Monday, March 30, 2009

Kentucky Wildcats, Academics, and Money

Eastern Kentucky University, where I work, is just about 40 minutes from the University of Kentucky, so the firing of UK men's basketball coach Billy Gillispie is big news around here. Interestingly, Gillispie was never officially under contract with the school, but rather both parties were working off of a "Memorandum of Understanding".
I have no idea if this is a common occurrence or not, but here is something that caught my interest:

Athletic Incentives
SEC Regular Season Championship $50,000
SEC Tournament Championship $50,000
NCAA Tournament Appearance $50,000
NCAA Sweet 16 Appearance $75,000
NCAA Final Four Appearance $150,000
National Championship $375,000

Academic Incentives
Academic Progress Rate of 950+ $50,000
Graduation Rate of 75%+ $50,000

Now, I'm not one of those academics who hates sports, thinks they are a waste of time, or even begrudges coaches the money they make (well, that last one isn't always true). But in my mind it says a lot about the priorities of a program when the incentives are divided as they are above. Winning is important, and it is part of a coach's job to help his or her team achieve excellence. However, why not put a little more money into the academic incentives column?

Monday, March 23, 2009

Tough questions and painful answers; ethical reasoning in sport

What is the difference between circus acrobats and gymnasts when the skill is in focus? Both practices require specific bodily skills, extreme physical strength and flexibility. But in circus we do not question ethics. It is a performance, a spectacle where we never think of young children training hours daily, devoting their life to work in circus, and travelling around the globe for the glory of their family tradition. Do they have an option of open future, if all they know is circus? Do we know how many injuries happened behind the scene? No, we don’t question circus in this manner. But, why do we do so in sport? What is the rationale behind the sport that does not allow us to consider it solely aesthetically? These seem to be the questions we should consider more precisely when considering sport ethics.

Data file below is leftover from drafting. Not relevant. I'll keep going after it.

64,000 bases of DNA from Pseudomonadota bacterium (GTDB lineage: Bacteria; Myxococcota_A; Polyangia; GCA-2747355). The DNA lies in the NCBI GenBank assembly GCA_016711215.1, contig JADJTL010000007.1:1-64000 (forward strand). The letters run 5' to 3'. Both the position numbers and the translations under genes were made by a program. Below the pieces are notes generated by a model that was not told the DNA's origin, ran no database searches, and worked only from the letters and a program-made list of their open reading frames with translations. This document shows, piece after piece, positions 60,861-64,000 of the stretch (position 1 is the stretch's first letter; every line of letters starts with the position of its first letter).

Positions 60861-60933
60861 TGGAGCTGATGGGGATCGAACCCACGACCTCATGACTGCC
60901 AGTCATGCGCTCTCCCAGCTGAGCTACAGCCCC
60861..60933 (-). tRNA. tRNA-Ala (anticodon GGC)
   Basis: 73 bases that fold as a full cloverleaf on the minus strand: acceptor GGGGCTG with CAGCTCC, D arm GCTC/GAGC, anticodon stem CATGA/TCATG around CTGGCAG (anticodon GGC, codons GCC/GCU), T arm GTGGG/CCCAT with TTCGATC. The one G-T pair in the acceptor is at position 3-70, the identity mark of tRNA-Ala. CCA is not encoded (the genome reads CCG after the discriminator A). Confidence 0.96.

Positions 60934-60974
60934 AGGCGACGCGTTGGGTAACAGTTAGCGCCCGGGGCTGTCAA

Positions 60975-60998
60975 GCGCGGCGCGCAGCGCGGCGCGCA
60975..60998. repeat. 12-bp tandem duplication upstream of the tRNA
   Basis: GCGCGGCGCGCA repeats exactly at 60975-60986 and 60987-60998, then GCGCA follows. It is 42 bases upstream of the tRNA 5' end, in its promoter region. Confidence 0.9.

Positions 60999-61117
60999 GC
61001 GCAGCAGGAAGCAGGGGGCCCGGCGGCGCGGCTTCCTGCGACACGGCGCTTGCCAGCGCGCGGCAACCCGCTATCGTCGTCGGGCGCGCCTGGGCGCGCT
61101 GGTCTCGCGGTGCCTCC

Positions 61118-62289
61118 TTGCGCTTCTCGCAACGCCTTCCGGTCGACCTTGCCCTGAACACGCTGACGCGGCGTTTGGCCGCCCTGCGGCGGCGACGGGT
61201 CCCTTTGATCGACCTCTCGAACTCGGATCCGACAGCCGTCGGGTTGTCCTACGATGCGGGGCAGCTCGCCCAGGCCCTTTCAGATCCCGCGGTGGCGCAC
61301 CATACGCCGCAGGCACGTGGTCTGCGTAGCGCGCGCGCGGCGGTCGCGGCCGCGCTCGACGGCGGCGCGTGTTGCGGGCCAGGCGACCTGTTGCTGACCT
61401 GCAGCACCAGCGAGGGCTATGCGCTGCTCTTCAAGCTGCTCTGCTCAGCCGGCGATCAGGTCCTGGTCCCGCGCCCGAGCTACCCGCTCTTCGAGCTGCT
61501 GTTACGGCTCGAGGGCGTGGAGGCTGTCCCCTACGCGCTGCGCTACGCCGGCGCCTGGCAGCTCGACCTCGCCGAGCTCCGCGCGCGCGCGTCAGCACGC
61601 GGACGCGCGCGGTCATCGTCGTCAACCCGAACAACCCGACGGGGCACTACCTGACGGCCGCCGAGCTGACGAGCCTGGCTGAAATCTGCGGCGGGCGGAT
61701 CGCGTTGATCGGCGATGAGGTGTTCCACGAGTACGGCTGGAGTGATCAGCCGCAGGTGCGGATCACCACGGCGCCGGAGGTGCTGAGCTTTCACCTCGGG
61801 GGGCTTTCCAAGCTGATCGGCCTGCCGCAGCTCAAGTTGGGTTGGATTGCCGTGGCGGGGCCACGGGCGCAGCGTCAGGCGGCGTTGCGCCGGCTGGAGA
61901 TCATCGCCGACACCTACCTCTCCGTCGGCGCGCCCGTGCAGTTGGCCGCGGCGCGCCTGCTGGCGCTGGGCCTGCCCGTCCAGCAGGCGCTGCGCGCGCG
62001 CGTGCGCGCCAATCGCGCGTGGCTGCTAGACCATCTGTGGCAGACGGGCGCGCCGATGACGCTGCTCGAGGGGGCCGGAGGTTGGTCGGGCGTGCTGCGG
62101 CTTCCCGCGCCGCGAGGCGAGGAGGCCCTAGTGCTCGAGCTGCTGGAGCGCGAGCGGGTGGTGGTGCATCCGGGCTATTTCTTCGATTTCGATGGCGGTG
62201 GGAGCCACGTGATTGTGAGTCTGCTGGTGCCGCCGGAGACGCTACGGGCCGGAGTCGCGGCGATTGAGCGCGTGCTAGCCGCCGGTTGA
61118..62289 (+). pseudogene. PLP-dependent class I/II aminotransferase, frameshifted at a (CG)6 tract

The passions, the bestiality, the drives that are controlling the sport at its top are by definition out of command and domestication. We have witnessed many athletes talking about the flow, about collision with the activity itself where one merges with the whole, with no time and place for reflection. We are witnessing the record breaking time and again; we are witnessing what seems to be impossible to happen at the moment. Setting the limit is the key for Aristotelian ethics of proper measure, but going over the edge is the key for excess. It is over the edge where comfort turns to pleasure and pain, which only chosen heroic people are willing to bear. It is the passage from comfort to excessiveness where the mutation of ethics takes place. It turns towards the ethics of law, towards the ethics of maximum, which universalizes what Aristotle regards as an exception; anyone has capacity to realize impossible. How does this position our metaethical grounding?

Finally, not only in sport, isn't the same going on in society at large? Isn't the neoliberal 'credit' society exactly what ethics of maximum is demanding from us?  Facing the global socio-ecological crisis, do we have the courage to admit our wrongs and change not only the world outlook but our daily habits as well? Should we wait for the critical mass to appear and force us into change, or should we act upon it progressively? What can we learn from sport, to protect our failure as human beings? 


Milan Hosta

Friday, March 20, 2009

And now, winning is all about winning.

Well done the FIA. The decision to decide the F1 world champion on race wins is fantastic. But why? If, for instance, Felipe Massa wins the first nine races, the season is over. Who would pay to watch F1 after that? Would anyone care who comes second? Firstly, I submit that anyone who wins the first nine races of the season deserves the chance to kick back and watch the losers scrap for second. That type of performance merits a crown. And why could the competition for second not be even more intense and just as good for the spectators? Come the end of the football season here in Britain, the drama of the relegation scrap often overshadows what’s going on in the top half of the table, especially if it’s your team that’s facing the drop. There are also Champions League and UEFA Cup spots up for grabs, and this keeps everyone interested. The fact that F1 does not have similar incentives is surely something that is easily fixed? Secondly, I hope I’m not getting overexcited here, but can you imagine the seat-of-the-pants racing we might be privy to when the season kicks off in three weeks time? All the big names going all out to win, week after week…new tactics, more pressure and, surely, more drama. Can you imagine two, or three, or even four drivers all needing to win the last race to be world champion? As someone who up until now has only occasionally watched F1, I can’t wait…but I wonder what the proper fans think?

Monday, March 16, 2009